Today, Smith’s Wealth of Nations easily and rightfully claims a place as one of the classics of world literature. It is commonly celebrated as the first book of modern political economy and still provides the foundation for the study of that discipline. But it is much more than that. Along with important discussions of economics and political theory, Smith’s eighteenth-century approach mixed a substantial amount of plain common sense with large measures of history, philosophy, psychology, sociology, and much else. Few texts remind us so clearly that the Enlightenment was not only about abstract theory and book learning but was very much a lived experience, encompassing the writing and dissemination of books concerned with improving the human condition in practical ways for real people.

It is also important to remember that Wealth of Nations was not a one-off wonder, produced by a great mind working in isolation. Yes, Smith often kept to himself, was even something of a recluse at times, and lived up to the stereotypical character of an absent-minded professor – a favorite anecdote records him being so lost

in thought that he once walked some 15 miles from his home, wearing only his nightgown. But Smith’s ideas took shape within the socially and intellectually rich environment of the Scottish Enlightenment. He was acquainted with almost all of the Scottish Enlightenment’s greatest thinkers and writers, including philosophers, historians, medical men, geographers, artists, general

men of letters, and merchants. A roll call of names would include his teacher, Francis Hutcheson (1694–1746); a one time patron, Henry Home of Kames (1696–1782); his physician, the chemist William Cullen (1710–1790); Joseph Black (1728–1799), also a chemist, and a mining consultant; James Hutton (1726–1797), the founder of modern geology; James Oswald (1715–1769), MP and merchant; Robert Adam (1728–1792), a noted architect and speculative builder; and the distinguished professors Hugh Blair (1718–1800), Adam Ferguson (1723–1816), John Millar (1735–1802), and Principal William Robertson (1721–1793). Of special note here is Smith’s lasting and close friendship with his beloved David Hume (1711–1776) and later with Black and Hutton who became his literary executors. Smith also lived and worked in Glasgow, then the center of Scottish commerce, from 1751 to 1762. There he attended the Political Economy Club founded by a prominent banker and merchant, Provost Andrew Cochrane (1693–1777). Still, while the Wealth of Nations was the product of a particular mind that took shape in a particular time and place, it is a master-piece by any measure, remaining to this day essential reading for anyone who wishes to be better acquainted with the Western intellectual tradition.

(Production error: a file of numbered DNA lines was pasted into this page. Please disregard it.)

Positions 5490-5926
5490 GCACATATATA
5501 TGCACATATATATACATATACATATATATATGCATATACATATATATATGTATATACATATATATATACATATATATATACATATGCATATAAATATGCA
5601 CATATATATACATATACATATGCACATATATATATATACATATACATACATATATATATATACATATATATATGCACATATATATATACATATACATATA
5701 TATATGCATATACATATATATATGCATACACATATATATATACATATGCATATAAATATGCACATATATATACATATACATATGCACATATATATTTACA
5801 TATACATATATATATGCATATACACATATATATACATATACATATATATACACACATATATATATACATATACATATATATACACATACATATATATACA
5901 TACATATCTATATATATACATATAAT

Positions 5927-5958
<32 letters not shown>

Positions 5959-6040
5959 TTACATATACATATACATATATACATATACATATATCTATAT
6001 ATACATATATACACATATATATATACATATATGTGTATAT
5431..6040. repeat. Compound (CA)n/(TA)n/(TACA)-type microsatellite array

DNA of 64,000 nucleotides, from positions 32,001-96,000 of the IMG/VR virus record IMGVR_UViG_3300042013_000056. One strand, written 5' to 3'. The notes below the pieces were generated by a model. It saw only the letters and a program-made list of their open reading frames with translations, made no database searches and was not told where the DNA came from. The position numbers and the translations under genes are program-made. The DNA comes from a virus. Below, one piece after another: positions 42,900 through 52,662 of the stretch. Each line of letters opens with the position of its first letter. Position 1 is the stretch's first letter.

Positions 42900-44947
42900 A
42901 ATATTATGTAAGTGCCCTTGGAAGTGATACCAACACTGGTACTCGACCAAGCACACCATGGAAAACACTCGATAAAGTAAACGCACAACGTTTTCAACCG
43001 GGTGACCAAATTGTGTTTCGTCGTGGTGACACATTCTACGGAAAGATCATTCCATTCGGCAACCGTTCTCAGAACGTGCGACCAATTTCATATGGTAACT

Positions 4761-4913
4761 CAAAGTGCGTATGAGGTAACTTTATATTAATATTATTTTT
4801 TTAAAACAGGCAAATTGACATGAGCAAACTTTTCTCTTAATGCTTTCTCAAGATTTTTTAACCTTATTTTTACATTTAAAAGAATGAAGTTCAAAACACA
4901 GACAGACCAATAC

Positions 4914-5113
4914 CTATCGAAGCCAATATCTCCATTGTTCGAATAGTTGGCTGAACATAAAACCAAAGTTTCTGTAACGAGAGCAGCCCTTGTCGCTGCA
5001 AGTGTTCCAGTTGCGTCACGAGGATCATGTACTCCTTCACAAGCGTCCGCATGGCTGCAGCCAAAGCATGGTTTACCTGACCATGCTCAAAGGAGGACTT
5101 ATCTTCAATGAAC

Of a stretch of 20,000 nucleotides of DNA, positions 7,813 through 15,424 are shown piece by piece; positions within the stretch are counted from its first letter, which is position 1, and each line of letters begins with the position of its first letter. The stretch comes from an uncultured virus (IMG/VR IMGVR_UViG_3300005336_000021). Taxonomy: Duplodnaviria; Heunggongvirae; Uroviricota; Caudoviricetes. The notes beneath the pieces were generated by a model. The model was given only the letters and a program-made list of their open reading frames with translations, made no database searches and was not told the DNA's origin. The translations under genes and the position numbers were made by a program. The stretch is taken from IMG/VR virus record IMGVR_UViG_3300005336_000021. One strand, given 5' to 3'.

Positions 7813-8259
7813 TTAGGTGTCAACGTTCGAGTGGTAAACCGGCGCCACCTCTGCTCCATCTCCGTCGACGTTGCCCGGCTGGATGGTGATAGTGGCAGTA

Adam Smith’s precise date of birth is not known. He was baptized on 5 June 1723 in the burgh of Kirkcaldy in the east of Scotland on the Fife coast between the centers of Edinburgh to

the south and St Andrews to the north. Smith’s father, also Adam Smith (1679–1723), had been Clerk of the Court Martial in Scotland and, from 1714, was Controller of Customs at Kirkcaldy. He died several months before his son’s birth. Smith was raised by his mother, Margaret Douglas Smith (1694–1784). His first biographer, the philosopher Dugald Stewart (1753–1828) who had also been one of Smith’s students, recorded in his Account of the Life and Writings of Adam Smith, LL.D. (1794) that Smith’s ‘constitution during infancy was infirm and sickly, and required all the tender solicitude of his surviving parent.’

Not many of the events of Smith’s earliest years are known in detail. Perhaps that is why one childhood incident has become especially ingrained in the Smith historiography. From the time of Stewart’s account on most biographers can not resist repeating the story of the three-year-old Smith’s abduction by Gypsies! As Stewart told it:

An accident which happened to him when he was about three years old, is of too interesting a nature to be omitted in the account of so valuable a life. He had been carried by his mother to Strathenry, on a visit to his uncle Mr Douglas, and was one day amusing himself alone at the door of the house, when he was stolen by a party of that set of vagrants who are known in Scotland by the name of tinkers [Gypsies]. Luckily he was soon missed by his uncle, who, hearing that some vagrants had passed, pursued them, with what assistance he could find, till he overtook them in Leslie wood; and was the happy instrument of preserving to the world a genius, which was destined, not only to extend the boundaries of science, but to enlighten and reform the commercial policy of Europe.